The previously reported frequency of comorbidities varies partly because of methodological aspects. In chronic migraine up to 57% of patients were detected to have major depression and 8% anxiety when screened in a clinic-based study [28]. Also, an increase of prophylactic medication in subjects with migraine and depression, compared to migraine alone, has been described even though prophylactic treatment lines were not assessed [29]. Depression and migraine are bidirectionally associated, with both illnesses adding to the risk of developing the other [30]. Common neurological etiology is also shared between migraine, depression and sleep disorders [31], which in addition to reaction to severe stress and dorsopathies, were more frequent in patients with migraine compared to controls.

Migraine has been one of the top five leading causes for years lived with disability (YLD) globally since 1990, highlighting the unmet need of more effective migraine management [2]. This was also seen in our study in the concomitant increase between prophylactic treatment lines and absenteeism, visits as well as comorbidity. Multimorbidity is known to influence the overall disease burden due to polypharmacy, reduced quality of life, increased disability and mortality as well as increased HCRU. Multimorbidity is thought to include 2–3 or more simultaneous conditions and has been described in chronic migraine [32]. The higher frequency of depression and anxiety, accompanied by the seven most common comorbidities in migraine patients in the study, points at the possibility of notable existence of multimorbidity also in less severe migraine patients. Moreover, efficient treatment of migraine including psychiatric comorbidities such as depression is considered essential in avoiding migraine chronification [14].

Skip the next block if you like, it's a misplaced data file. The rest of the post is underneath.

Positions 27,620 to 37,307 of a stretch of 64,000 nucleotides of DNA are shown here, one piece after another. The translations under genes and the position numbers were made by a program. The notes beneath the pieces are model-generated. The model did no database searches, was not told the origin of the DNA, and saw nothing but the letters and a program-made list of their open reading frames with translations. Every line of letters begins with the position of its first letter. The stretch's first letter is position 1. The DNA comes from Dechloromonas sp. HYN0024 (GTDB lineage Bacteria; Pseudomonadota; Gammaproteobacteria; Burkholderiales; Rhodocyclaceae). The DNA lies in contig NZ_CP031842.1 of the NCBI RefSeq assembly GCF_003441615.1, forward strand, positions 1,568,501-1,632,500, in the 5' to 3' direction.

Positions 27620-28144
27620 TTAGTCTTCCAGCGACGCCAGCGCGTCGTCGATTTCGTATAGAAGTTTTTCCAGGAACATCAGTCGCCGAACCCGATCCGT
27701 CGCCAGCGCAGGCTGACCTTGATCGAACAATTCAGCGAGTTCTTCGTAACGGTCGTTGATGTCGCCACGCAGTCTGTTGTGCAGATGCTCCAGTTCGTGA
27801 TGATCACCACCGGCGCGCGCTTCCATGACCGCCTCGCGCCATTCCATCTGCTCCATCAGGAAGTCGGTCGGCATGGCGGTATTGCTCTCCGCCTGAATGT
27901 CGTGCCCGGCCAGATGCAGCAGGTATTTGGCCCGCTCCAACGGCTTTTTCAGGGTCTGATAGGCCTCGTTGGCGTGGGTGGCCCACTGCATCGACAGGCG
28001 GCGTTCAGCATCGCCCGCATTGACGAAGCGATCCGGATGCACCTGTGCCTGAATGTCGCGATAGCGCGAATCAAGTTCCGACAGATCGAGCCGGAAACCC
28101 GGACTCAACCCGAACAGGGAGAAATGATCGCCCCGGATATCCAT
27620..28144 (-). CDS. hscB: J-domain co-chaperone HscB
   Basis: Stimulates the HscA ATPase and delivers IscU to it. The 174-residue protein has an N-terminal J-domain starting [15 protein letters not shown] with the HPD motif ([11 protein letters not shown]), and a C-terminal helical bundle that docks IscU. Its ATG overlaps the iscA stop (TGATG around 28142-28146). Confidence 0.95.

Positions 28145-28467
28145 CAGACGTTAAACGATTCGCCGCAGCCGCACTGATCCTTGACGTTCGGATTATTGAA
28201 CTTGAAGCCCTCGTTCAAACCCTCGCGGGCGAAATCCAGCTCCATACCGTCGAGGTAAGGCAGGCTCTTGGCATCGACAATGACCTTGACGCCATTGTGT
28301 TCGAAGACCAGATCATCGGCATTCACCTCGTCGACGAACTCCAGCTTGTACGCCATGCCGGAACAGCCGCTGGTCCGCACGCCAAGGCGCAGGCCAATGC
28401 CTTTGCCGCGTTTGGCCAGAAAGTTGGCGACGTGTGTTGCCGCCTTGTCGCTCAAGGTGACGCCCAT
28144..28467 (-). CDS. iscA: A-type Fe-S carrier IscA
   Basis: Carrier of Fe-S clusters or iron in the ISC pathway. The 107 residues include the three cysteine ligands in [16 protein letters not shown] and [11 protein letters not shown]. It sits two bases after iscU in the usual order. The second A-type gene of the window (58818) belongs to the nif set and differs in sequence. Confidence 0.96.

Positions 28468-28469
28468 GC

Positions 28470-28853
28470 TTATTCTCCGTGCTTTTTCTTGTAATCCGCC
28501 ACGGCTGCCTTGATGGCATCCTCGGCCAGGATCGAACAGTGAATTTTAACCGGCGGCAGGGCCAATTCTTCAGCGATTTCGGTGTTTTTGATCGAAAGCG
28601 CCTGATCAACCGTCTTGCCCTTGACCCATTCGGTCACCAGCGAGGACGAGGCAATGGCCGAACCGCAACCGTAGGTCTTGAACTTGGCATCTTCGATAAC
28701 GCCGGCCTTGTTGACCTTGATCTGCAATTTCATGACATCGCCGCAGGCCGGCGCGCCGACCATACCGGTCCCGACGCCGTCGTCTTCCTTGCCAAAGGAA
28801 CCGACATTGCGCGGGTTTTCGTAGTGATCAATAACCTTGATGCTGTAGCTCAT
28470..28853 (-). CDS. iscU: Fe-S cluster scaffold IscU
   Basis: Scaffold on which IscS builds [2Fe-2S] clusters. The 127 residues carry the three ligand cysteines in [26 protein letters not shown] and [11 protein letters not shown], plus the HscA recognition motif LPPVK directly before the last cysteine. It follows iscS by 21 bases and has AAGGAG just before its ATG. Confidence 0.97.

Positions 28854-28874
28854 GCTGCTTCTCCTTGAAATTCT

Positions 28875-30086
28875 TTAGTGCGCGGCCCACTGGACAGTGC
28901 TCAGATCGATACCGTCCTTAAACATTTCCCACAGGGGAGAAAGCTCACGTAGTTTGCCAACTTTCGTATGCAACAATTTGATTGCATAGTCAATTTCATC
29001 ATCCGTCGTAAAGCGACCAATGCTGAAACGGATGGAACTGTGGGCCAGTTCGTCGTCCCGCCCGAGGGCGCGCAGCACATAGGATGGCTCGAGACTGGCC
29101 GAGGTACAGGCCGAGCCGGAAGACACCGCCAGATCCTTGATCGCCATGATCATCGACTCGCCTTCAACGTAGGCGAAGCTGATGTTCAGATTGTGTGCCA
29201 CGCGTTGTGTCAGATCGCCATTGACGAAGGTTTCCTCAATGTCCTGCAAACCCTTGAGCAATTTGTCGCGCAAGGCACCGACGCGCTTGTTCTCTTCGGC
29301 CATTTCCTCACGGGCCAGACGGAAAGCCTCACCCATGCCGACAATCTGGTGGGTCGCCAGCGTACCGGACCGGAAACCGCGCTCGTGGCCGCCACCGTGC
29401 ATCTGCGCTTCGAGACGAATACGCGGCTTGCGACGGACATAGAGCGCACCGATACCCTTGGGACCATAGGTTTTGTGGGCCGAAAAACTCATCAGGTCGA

Diagnosing people with migraine is important in the light of making optimal treatment decisions and to positively influence the disease burden. According to previous mostly survey- based prevalence studies, about 9.6–15% among the general population suffer from migraine [25, 33,34,35]. Therefore, the total migraine prevalence of 4.8–6.3% among people in occupational health care reported here would seem very conservative, especially when considering the well-known age-dependence in migraine prevalence [36]. However, it must be noted that the prevalence has been extracted from EMRs, collected as a part of routine clinical care plausibly explaining the lower numbers [37]. The prevalence for female were 7.4–9.7% and for male 2.1–2.8% with a gender ratio of 3.5. These estimates are similar to the ones previously found [24, 36]. Also, some selection bias may be seen in the prevalence figures due to the restriction of analyses to those with occupational health care, leaving unemployed, students and those incapacitated to work outside of the study. In addition, some patients with milder forms of migraine may have been excluded due to lack of diagnosis or need for intensified medical management.

Survey-based studies further show that up to 44% of migraine patients never receive a medical diagnosis [34, 38], and thus approximately half of the patients could be expected to have migraine diagnosis recorded in EMR. Moreover, of patients with a clinical diagnosis of primary non-migraine headache, 43% were reassessed in a study to have migraine based on longitudinal follow-up data [39]. We also found that approximately 5700 or 24% of patients were likely misdiagnosed lacking a migraine ICD-10 code even if they were prescribed triptans or other migraine-relevant medications in combination with migraine written in the free text field of the prescription.